Privacy-preserving data mining (PPDM) refers to the area of data mining that seeks to safeguard sensitive information from unsolicited or unsanctioned disclosure. Most traditional data mining techniques analyze and model the data set statistically, in aggregated form, while privacy preservation is primarily concerned with protecting against disclosure of individual data records. This domain separation points to the technical feasibility of PPDM. Historically, issues related to PPDM were first studied by the national statistical agencies interested in collecting private social and economical data, such as census and tax records, and making it available for analysis by public servants, companies, and researchers. Building accurate socioeconomical models is vital for business planning and public policy. Yet, there is no way of knowing in advance what models may be needed, nor is it feasible for the statistical agency to perform all data processing for everyone, playing the role of a trusted third party. Instead, the agency provides the data in a sanitized form that allows statistical processing and protects the privacy of individual records, solving a problem known as privacypreserving data publishing. For a survey of work in statistical databases, see Adam and Wortmann (1989) and Willenborg and de Waal (2001).
Survey Of Approaches
The naïve approach to PPDM is “security by obscurity,” where algorithms have no proven privacy guarantees. By its nature, privacy preservation is claimed for all data sets and attacks of a certain class, a claim that cannot be proven by examples or informal considerations (Chawla, Dwork, McSherry, Smith, & Wee, 2005). We will avoid further discussion of this approach in this forum. Recently, however, a number of principled approaches have been developed to enable PPDM, some listed below according to their method of defining and enforcing privacy.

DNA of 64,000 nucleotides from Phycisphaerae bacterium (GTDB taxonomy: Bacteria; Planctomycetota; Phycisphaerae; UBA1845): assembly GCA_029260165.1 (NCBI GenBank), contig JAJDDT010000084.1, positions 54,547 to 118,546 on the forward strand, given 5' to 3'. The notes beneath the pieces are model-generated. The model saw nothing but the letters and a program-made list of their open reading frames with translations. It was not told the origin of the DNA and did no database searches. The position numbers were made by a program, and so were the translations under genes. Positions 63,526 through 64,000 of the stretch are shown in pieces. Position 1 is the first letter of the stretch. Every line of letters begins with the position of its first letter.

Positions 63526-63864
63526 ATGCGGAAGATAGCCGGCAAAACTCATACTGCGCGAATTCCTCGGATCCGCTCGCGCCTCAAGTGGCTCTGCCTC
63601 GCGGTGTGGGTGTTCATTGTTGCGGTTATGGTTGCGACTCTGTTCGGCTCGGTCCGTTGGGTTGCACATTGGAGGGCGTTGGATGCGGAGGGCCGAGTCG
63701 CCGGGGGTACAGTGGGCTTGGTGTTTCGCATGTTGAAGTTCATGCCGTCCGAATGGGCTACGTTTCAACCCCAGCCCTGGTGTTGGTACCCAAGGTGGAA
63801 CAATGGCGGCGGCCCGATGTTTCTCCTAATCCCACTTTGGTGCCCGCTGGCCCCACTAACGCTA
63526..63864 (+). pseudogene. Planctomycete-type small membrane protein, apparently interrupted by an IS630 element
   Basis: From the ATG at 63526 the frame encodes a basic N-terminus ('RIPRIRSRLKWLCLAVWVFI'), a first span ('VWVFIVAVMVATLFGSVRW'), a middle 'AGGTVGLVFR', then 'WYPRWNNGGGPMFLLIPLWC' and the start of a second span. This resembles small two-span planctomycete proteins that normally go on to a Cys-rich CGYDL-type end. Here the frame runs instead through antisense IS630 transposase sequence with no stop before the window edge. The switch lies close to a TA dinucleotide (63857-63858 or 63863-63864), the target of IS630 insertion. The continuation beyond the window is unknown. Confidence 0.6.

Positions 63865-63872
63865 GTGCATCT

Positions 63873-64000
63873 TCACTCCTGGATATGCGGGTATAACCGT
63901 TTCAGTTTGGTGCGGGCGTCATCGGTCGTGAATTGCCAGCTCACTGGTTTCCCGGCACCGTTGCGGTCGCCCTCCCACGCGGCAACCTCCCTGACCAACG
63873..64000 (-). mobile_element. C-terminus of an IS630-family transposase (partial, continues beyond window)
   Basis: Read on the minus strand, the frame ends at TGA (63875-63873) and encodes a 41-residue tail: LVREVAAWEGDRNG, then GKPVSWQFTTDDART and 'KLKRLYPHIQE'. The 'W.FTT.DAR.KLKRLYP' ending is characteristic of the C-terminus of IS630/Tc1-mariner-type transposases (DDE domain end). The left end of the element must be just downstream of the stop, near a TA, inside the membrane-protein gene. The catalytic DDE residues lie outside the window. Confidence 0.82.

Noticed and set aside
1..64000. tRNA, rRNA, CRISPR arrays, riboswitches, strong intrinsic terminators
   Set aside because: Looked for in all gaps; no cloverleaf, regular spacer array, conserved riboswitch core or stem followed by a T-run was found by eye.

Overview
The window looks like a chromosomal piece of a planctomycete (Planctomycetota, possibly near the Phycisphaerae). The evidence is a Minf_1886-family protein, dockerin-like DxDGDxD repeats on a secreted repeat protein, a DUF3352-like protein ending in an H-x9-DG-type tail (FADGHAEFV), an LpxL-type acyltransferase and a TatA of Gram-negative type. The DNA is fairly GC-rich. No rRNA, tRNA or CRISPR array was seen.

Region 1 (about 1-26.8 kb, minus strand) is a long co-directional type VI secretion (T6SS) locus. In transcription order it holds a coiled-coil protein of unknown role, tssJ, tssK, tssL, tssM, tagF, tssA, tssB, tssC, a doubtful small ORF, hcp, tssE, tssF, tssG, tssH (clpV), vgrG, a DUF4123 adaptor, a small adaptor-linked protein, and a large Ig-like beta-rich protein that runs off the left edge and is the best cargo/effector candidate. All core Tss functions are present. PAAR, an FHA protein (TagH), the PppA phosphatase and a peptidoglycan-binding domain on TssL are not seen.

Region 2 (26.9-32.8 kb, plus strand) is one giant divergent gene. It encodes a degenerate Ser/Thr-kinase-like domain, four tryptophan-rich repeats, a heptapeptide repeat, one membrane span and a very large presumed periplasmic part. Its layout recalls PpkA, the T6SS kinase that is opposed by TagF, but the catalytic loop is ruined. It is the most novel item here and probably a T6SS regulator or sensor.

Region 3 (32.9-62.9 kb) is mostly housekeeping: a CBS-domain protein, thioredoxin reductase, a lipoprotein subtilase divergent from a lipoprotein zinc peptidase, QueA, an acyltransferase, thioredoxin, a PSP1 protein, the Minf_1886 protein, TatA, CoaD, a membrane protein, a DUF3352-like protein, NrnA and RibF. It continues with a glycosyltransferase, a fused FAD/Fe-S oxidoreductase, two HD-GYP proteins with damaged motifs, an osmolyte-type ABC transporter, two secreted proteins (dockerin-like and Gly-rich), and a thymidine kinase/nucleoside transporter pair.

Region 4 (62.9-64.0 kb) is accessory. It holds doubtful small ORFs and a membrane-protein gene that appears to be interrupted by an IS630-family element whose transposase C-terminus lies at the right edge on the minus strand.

Key Terms in this Chapter
Statistical Database: A database with social or economical data used for aggregate statistical analysis rather than for the retrieval of individual records.
Secure Multiparty Computation: A method for two or more parties to perform a joint computation without revealing their inputs.
Randomization: The act of haphazardly perturbing data before disclosure.
Pseudorandom Generator: An algorithm that takes a short random seed and outputs a long sequence of bits that look independent random under a certain class of tests.
De-Identification: Altering a data set to limit identity linkage.
Data Mining: The process of automatically searching large volumes of data for patterns.
Suppression: Withholding information due to disclosure constraints.
Privacy: Individuals or groups’ right to control the flow of sensitive information about themselves.
Summarization: Transforming a data set into a short summary to allow statistical analysis while losing the individual records.